Background: The emerging role of Stem cell technology and transplantation has helped scientists to study its potential role in neural repair and regeneration. The fate of stem cells is determined by its niche, consisting of surrounding cells and the secreted trophic growth factors. This present study evaluates the safety, feasibility and efficacy of bone marrow derived mononuclear stem cells (BM-MNC) in chronic ischemic stroke by studying the release of serum vascular endothelial growth factor (VEGF) and brain derived neurotrophic growth factor (BDNF).
Methods: Twenty (n=20) stroke patients recruited with the inclusion criteria as: 3 months to 1.5 years of index event, power of hand muscles atleast 2; Brunnstrom stage: 2-5; conscious and comprehendible, were randomized to study and control groups receiving autologous mean 60-70 million BM-MNC and controls receiving neuromotor rehabilitation regime only for 8 weeks. Clinical assessment (FM, mBI, MRC, Ashworth) and serum VEGF & BDNF were done at baseline and 8 weeks (2 months).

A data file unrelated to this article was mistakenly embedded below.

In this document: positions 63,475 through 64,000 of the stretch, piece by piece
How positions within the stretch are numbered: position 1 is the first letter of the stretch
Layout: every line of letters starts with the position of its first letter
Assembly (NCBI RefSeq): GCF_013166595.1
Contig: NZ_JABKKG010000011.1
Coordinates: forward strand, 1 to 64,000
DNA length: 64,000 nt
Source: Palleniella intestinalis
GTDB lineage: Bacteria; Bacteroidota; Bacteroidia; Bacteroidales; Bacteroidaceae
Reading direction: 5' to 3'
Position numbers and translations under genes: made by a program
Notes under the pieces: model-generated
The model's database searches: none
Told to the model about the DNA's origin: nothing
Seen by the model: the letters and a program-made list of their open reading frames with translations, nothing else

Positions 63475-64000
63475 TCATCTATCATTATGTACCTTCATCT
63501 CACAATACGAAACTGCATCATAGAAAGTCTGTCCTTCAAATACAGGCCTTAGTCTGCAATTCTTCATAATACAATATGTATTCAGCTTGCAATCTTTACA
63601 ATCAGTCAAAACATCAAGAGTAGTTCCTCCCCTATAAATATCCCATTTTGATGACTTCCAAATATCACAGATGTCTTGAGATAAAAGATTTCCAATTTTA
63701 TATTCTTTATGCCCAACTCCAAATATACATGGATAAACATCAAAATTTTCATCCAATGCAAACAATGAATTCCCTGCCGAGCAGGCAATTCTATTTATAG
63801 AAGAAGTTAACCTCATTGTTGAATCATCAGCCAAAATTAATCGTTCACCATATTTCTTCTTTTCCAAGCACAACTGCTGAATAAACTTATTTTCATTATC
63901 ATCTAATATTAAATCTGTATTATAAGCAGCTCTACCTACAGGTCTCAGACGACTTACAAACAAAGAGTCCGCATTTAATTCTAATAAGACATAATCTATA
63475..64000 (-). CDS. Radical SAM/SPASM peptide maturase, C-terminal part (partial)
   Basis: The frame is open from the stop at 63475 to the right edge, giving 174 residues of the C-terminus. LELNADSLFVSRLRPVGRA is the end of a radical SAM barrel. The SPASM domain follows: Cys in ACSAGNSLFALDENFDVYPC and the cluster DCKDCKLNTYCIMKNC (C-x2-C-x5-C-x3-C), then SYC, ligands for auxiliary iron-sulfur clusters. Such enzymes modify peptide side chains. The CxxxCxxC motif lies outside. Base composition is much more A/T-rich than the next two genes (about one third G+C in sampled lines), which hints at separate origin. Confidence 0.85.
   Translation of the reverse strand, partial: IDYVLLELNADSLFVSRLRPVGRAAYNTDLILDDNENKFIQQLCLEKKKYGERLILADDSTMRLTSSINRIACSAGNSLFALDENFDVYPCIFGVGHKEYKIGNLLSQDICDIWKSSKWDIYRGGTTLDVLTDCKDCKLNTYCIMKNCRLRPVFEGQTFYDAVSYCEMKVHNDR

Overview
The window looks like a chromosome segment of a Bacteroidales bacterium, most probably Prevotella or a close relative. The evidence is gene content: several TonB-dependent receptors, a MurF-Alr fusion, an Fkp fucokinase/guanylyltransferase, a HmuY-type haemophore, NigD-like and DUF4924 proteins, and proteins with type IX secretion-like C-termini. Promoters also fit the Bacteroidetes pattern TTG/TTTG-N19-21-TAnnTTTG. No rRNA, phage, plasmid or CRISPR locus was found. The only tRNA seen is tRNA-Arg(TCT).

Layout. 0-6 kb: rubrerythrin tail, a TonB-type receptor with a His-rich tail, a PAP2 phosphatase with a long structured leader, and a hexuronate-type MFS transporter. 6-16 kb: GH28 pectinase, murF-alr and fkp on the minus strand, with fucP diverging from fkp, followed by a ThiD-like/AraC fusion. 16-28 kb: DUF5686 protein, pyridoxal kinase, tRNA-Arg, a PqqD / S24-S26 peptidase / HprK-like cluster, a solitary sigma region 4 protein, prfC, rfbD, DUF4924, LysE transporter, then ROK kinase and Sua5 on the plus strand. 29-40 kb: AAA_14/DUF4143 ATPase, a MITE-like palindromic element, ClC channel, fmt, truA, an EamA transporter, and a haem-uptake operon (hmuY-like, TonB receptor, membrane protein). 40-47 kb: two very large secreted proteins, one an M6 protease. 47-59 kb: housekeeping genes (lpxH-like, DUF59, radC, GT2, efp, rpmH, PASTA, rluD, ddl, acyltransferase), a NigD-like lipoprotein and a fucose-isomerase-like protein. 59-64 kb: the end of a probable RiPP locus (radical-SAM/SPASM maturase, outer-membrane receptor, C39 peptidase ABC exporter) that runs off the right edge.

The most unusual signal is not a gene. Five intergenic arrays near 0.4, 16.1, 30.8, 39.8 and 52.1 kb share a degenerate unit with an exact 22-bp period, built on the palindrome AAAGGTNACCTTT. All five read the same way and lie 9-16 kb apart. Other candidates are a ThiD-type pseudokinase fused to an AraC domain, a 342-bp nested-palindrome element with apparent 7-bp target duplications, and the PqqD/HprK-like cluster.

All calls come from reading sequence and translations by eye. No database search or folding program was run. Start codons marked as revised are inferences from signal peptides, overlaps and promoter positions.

Results: No patients exhibited any complication or adverse events during the whole procedure. There was no statistical significant clinical improvement between study and control groups (FM: 95%CI; 15.2 to 5.35, p=0.25; mBI : 95% CI;14.3 to 4.5, p=0.31). VEGF and BDNF were increased after stem cell infusion and exercise training in both the groups (VEGF: 442.1 pg/ml vs 400.3pg/ml; p=0.67; BDNF:95% CI∼15.09 to 4.09, p=0.57), without any statistical significant result.
Conclusion: Autologous mononuclear stem cell infusion is safe and tolerable by chronic ischemic stroke. The paracrine hypothesis extends the traditional concept of stem cell niche to study the influence of stem cell released growth factors (VEGF and BDNF) on the microenvironment.